Stem– Season. I got it from FlatlandFuel because the reach was over 25mm. There is really no other reason but it works. I put it on and forget about it. I don’t like super short stems as they don’t seem to have the leverage over the front wheel or make the bike snappy when pivoting on the front. The Headset is generic. I firmly believe the headset is the least important part of the bike. It can work like crap and you can still ride it well.
Grips– ODI City lights. These are low flange versions of the original Mushroom grip. They stopped making them around 1990. I have a stash. I got sponsored by ODI in 1985 and it’s the only grip I have ever used on my flat bike. Perfect feel. Odyssey Par Ends in the end of my bars. They are tougher than most plastic, don’t fall out and metal ones get scuffed up an occasionally need to be filed so they don’t cut my hands. I also run ODI lock on rings against the flange of my grip so it doesn’t creep in toward the lever. I have always run my levers about an inch away from the grip to get the feel I’m looking for.
Cranks– Odyssey Twombolt, 170mm. I don’t think they made too many at this length so I got them as soon as they came out. I don’t believe in short flatland cranks because it makes the bike no fun to ride around. With the 41Thermal heat treating, these should last forever.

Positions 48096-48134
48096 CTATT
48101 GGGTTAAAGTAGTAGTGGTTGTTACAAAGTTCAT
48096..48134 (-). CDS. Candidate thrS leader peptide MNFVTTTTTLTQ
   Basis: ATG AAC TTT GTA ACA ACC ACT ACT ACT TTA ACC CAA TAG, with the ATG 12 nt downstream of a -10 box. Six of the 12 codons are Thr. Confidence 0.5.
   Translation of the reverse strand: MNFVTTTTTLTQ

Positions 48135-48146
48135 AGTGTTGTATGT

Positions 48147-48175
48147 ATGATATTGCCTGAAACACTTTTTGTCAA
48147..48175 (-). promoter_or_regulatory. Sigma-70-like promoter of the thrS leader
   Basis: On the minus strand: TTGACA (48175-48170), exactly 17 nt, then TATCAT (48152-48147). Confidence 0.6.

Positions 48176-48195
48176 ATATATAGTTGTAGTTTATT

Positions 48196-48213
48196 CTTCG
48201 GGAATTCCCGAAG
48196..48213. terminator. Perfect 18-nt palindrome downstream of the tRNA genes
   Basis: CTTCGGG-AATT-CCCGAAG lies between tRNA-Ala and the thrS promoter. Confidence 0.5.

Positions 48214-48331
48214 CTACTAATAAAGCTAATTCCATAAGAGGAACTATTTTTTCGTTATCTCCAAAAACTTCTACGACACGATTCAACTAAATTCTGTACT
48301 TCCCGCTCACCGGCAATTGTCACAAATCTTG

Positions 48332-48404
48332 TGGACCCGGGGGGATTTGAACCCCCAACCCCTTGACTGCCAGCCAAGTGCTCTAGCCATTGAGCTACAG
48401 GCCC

Pedals– Odyssey twisted PC. I actually got these from another bike. They just don’t die.
Sprocket– Odyssey Vermont, 28 tooth. This is big for flatland but again, I want to ride this bike around the block with my kids. Another part I have been running for 5 years. Most guys have their bikes geared easy to ride out of tricks but seriously, I have been riding long enough that I have some torque in my legs.
Chain– Odyssey Bluebird. I used to run a regular chain but this frame necessitated a half link. I didn’t want the bulk of a full half link chain so this was the obvious choice.
Seat/Post/Clamp– Odyssey 99’er seat, Intac post, Shadow Conspiracy seat clamp. The 99’er seat has been out of production for a while but I have a stash. Cushion where you want it, hard plastic where it’s needed. Has the best hand hold underneath. Huge rails keep them from bending and offer the fore/aft adjustment a pivotal seat doesn’t. The Intac post was long enough and fits the oversized seat rails. Somehow it has lasted for years which is rare for an alloy post far out of the frame. My friend, Kip, sent me the seat post clamp because he said it would look right on my bike. I like it because it is low profile and doesn’t catch the edge of my shoe when my foot is on the top tube.